Mr Farne shrugged his shoulders.

  Outside, the javelin men marched along the street to the judge’s lodgings, their bright uniforms shining dimly through the grey veil of rain. They were followed at a short interval by the trumpeters of the local militia. They formed up outside the lodgings and Sir Edward Parkin rose, dusting crumbs from his knees. He had timed his breakfast to a minute. He sent his marshal out to find snuff. ‘It must be Bentley’s.’

  At the prison they were fastening the irons on six men. Five were big bearded fellows who cursed, defiantly but in the best of humour. Their lawyer had seen them the previous day and he was supremely confident in the jury. They only needed a loophole for an acquittal and that loophole he had devised. The sixth man had not understood what the lawyer had said. He dimly realized that a man was dead, and he was in the dock for murder. He was white and shaken by sudden bouts of terrified tears. He was the half-witted boy Tims.

  Some time before this a maid had knocked on Andrews’ door and offered him breakfast. He had refused it. He had no appetite. He felt that it was he who was about to enter the dock and be tried for his life. His mouth was so dry that he wondered how he would be able to answer counsel’s questions. ‘I am doing the right thing,’ he told himself over and over again. ‘This is what Elizabeth would have me do.’ But the answer was too obvious. ‘This is not for her.’ If only it were. He remembered how the day before he had seen her cottage from the down and had taken the smoke for turning, twisting birds. His heart too had flown that he now felt must drag in the mud for ever. He was afraid to raise her image, since it had been so easily and completely defeated by a courtesan. If it had not been for that, for the bargain he had made, he felt that he could have faced his trial, if not with courage, at least with an echo of a resemblance to it.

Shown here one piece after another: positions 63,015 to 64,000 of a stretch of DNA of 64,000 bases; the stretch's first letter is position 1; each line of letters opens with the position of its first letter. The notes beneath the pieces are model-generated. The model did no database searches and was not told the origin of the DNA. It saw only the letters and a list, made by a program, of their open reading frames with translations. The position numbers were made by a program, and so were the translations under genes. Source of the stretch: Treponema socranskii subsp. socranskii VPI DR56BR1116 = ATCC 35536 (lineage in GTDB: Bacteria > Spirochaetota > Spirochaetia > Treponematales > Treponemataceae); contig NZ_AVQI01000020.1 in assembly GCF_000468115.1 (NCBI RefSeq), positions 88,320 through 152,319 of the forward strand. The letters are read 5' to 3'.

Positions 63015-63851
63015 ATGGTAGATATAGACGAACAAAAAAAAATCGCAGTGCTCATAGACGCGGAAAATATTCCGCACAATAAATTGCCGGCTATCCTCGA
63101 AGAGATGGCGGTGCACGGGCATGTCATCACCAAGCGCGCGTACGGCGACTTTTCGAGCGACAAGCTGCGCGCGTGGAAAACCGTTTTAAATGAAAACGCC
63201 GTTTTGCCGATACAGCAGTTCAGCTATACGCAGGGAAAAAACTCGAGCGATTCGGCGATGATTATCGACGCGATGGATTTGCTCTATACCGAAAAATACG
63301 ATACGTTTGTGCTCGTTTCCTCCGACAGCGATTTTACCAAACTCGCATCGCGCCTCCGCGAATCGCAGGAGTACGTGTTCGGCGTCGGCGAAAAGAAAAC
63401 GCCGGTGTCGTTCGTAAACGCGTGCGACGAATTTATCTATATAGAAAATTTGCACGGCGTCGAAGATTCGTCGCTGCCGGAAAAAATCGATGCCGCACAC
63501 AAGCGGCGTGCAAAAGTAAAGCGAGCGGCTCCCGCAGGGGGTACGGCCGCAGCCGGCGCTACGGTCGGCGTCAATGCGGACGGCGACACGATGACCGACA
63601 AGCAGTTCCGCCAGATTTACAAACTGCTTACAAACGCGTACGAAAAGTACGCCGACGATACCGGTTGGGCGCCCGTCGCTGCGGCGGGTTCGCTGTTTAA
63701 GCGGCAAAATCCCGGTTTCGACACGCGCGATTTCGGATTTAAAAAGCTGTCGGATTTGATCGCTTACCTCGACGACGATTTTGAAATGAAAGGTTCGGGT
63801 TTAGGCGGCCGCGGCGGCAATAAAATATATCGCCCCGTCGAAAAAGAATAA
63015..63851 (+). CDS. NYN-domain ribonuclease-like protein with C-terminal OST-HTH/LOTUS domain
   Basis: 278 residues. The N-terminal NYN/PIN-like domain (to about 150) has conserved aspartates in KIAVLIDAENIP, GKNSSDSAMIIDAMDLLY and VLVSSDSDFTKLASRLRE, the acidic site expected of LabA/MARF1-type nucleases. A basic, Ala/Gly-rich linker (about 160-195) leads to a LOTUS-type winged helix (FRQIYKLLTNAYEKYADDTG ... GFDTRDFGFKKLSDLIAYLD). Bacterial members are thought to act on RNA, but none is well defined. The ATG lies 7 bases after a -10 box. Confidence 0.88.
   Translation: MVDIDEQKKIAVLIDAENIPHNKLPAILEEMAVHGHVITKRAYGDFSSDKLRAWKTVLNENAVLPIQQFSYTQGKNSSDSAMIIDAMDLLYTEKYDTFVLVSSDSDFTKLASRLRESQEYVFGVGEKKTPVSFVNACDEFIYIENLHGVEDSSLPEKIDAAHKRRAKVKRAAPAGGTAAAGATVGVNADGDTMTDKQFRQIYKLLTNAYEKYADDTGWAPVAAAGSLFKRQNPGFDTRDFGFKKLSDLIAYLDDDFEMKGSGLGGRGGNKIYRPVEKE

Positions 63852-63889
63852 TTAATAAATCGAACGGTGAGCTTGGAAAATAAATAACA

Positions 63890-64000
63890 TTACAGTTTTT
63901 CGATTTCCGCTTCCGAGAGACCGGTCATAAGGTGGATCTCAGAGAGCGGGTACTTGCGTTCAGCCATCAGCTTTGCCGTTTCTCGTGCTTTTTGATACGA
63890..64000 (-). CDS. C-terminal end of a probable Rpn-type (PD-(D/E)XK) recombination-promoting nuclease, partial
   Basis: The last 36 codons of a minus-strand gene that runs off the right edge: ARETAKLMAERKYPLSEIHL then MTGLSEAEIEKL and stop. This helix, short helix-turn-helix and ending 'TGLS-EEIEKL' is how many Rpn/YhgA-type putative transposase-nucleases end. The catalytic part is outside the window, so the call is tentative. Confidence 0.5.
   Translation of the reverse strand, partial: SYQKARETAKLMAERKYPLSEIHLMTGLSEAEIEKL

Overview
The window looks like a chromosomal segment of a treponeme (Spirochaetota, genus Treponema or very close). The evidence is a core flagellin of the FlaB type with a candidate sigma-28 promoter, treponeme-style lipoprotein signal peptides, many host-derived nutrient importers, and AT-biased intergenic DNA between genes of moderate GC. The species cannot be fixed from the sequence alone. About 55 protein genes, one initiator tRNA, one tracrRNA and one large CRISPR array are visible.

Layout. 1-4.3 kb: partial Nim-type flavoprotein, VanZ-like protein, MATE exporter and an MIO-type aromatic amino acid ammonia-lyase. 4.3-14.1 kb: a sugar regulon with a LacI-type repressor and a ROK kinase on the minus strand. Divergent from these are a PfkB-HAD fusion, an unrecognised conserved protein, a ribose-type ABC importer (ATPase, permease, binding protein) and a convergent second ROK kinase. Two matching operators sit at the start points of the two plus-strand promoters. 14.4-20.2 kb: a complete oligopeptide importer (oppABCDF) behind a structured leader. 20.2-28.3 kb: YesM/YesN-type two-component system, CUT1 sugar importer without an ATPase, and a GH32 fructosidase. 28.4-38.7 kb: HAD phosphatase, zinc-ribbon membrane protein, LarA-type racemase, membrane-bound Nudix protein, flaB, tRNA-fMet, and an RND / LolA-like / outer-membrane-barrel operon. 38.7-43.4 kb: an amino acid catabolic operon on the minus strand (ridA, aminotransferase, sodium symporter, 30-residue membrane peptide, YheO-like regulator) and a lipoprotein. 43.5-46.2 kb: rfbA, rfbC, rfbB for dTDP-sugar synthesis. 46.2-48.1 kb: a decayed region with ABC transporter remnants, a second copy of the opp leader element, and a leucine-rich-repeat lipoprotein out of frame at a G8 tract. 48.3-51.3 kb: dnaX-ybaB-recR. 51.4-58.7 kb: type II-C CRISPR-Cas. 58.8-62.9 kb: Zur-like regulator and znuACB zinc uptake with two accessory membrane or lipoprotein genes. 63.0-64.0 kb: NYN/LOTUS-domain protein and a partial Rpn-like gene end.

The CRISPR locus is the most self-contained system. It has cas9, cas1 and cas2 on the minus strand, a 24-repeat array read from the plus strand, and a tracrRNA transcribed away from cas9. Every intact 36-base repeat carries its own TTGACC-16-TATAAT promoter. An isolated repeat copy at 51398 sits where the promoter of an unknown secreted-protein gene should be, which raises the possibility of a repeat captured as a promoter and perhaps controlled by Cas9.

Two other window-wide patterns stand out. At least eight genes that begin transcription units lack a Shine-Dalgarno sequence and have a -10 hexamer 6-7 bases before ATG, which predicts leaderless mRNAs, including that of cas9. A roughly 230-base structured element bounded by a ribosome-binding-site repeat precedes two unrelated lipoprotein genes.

Somewhere from a long way off there came a broken blare of trumpets. It meant, he knew, that the judge was entering his carriage. Any moment now they would be coming for him. It was not fear so much as disgust and regret that filled his mind to the exclusion of any clear thought – disgust at his actions and his words the night before, disgust at the young lustful woman who had come between him and a strange, purifying dream, regret that he was going to face death for so mean a reason. He heard someone moving on the stairs. Was it too late? He flung himself on his knees beside the bed and prayed for the first time for many years, with a disjointed passion. ‘Oh God, if you are God,’ he implored, ‘give me courage. Forgive last night. I will try to forget it. I will try not to see that woman again. I will not take her reward. Give, give me back the old motive.’

  Mr Farne’s face appeared in the doorway. ‘You must come along,’ he said. He looked puzzled, embarrassed and therefore a little angry.

  Crowds lined the pavements, and a long queue had formed up in front of a side door for entrance to the public gallery. Andrews turned up the collar of his coat, lest he should be recognized. There were many in Lewes who knew his face, innkeepers to whom the smugglers had sold their goods, housekeepers with convenient cellars in which to store barrels.

  In the Court was a buzz and movement, which made Andrews feel dizzy and confused. His brain was tired with the constant wakefulness of the previous night, and it was indistinctly, as though through a mist, that he picked out Sir Henry Merriman where he sat at the counsel’s table. Mr Farne had joined him and there was a third man whom Andrews did not know, as well as the two counsel for the prisoners. From where he stood he could not see the occupants of the dock and he was glad. His time would come in the witness box only too soon.